Lowell, MA Dr. J. C. Ayer & Company 1866 First Edition Paperback Very Good- 8vo 
Former owner's name at top of front wrapper, corners of wrappers creased with marginal chipping, string loop run through upper left corner, general light dust soiling. Starts off with an astrological chart and cures (Ayer's Cherry Pectoral, etc) for various ailments, then presents the month by with astronomical information and various interesting and humorous anecdotes and notes on historic anniversaries. ; Experience the pleasure of reading and appreciating this actual printed item. It has its own physical history that imbues it with a character lacking in ephemeral electronic renderings. 
Price: 10.94 USD
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AYER'S AMERICAN ALMANAC 1880, Anonymous
6 Anonymous AYER'S AMERICAN ALMANAC 1880
Lowell, MA Dr. J. C. Ayer & Company 1880 First Edition Paperback Very Good- 8vo 
40 pages; In original pictorial wrappers. Bottom interior corner of "October" clipped, otherwise Very Good. Starts off with an astrological chart and cures (Ayer's Cherry Pectoral, etc) for various ailments, then presents the month by with astronomical information and various interesting and humorous anecdotes and notes on historic anniversaries. OCLC: 823514973; Experience the pleasure of reading and appreciating this actual printed item. It has its own physical history that imbues it with a character lacking in ephemeral electronic renderings.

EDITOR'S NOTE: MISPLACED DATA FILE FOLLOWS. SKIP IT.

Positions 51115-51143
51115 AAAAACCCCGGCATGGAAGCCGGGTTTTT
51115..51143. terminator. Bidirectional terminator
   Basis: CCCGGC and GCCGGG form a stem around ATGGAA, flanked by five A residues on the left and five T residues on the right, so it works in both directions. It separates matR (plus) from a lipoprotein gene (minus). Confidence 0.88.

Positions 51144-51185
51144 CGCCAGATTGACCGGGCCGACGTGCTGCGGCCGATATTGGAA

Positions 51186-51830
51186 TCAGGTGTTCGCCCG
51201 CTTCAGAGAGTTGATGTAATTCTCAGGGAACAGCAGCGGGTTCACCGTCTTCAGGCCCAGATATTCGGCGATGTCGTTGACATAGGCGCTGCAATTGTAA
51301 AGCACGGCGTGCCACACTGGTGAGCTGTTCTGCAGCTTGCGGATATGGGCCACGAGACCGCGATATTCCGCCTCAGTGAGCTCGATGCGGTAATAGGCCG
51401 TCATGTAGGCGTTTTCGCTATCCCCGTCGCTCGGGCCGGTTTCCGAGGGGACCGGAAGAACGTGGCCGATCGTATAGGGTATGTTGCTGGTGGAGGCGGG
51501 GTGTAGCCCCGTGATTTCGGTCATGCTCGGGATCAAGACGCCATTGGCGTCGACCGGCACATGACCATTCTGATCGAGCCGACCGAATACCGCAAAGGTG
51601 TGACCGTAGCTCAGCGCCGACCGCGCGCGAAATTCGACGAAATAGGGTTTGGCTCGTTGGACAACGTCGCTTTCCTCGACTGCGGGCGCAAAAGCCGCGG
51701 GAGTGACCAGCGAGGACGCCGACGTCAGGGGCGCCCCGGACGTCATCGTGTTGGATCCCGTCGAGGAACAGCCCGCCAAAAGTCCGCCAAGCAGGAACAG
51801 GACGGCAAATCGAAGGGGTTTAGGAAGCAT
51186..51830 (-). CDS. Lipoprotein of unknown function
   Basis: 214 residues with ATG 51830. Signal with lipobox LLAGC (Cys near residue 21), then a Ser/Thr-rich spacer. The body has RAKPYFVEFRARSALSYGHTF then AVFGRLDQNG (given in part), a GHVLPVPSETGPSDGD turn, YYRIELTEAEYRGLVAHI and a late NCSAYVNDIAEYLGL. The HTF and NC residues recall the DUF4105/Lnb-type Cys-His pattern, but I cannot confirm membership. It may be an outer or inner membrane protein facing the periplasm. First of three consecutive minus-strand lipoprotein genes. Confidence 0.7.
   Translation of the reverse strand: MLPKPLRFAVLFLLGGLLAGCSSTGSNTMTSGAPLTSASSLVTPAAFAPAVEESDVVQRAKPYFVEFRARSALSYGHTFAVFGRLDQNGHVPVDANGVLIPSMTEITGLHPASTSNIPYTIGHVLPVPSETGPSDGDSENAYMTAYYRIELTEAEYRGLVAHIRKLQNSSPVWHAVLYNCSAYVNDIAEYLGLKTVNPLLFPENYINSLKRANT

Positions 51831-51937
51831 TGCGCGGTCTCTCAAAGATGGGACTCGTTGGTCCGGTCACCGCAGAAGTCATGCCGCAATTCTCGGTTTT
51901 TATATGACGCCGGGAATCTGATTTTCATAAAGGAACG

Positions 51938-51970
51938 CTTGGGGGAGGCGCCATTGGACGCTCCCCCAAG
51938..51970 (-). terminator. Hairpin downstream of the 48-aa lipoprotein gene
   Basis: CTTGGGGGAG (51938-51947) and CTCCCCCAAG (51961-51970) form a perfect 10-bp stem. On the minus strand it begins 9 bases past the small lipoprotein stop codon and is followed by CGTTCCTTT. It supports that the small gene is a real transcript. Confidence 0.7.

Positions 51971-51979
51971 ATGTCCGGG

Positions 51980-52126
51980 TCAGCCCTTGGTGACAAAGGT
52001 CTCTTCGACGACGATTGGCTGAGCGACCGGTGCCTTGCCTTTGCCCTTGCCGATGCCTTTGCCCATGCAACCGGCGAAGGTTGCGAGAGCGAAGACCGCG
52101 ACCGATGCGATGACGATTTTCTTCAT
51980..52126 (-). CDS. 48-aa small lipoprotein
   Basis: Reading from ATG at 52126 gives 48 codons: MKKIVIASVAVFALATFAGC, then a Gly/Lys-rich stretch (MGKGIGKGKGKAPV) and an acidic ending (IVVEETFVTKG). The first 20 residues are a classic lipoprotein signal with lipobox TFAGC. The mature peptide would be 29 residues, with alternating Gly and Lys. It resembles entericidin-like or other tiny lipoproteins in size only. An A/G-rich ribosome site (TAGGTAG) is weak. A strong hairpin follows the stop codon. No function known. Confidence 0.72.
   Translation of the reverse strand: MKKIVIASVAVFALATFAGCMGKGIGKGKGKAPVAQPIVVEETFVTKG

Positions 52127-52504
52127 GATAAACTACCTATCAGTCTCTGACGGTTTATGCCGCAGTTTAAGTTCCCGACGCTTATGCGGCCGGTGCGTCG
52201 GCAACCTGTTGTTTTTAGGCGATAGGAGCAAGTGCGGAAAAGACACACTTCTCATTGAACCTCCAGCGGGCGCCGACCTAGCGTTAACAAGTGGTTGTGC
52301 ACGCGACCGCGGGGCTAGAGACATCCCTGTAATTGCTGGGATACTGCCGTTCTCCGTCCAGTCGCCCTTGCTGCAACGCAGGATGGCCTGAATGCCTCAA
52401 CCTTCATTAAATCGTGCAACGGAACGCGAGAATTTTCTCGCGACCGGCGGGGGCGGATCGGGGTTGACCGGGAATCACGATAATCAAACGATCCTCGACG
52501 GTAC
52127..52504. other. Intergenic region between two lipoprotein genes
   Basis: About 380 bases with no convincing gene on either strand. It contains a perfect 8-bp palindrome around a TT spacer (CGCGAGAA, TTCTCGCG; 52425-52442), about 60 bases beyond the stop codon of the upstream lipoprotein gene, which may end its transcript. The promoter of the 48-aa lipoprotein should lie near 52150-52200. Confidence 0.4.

Price: 10.94 USD
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FATHER KEMP'S OLD FOLKS CONCERT TUNES, Anonymous
7 Anonymous FATHER KEMP'S OLD FOLKS CONCERT TUNES
Boston Oliver Ditson & Co. 1874 Blue Wrappers Very Good- Oblong 8vo 
A collection of the most favorite tunes of Billings, Swan, Holden, and others; to which is added a variety of anthems and choruses, and divers patriotic and other songs of the greatest and best composers. Kemp was a major figure in 19th century American popular music. He first organized singing gatherings based on the revival of neglected old-time songs, these eventually grew into a national phenomenon, making Kemp and his Old Folks a household word. Blue pictorial wrappers chipped at spine. OCLC: 4446682; Experience the pleasure of reading and appreciating this actual printed item. It has its own physical history that imbues it with a character lacking in ephemeral electronic renderings.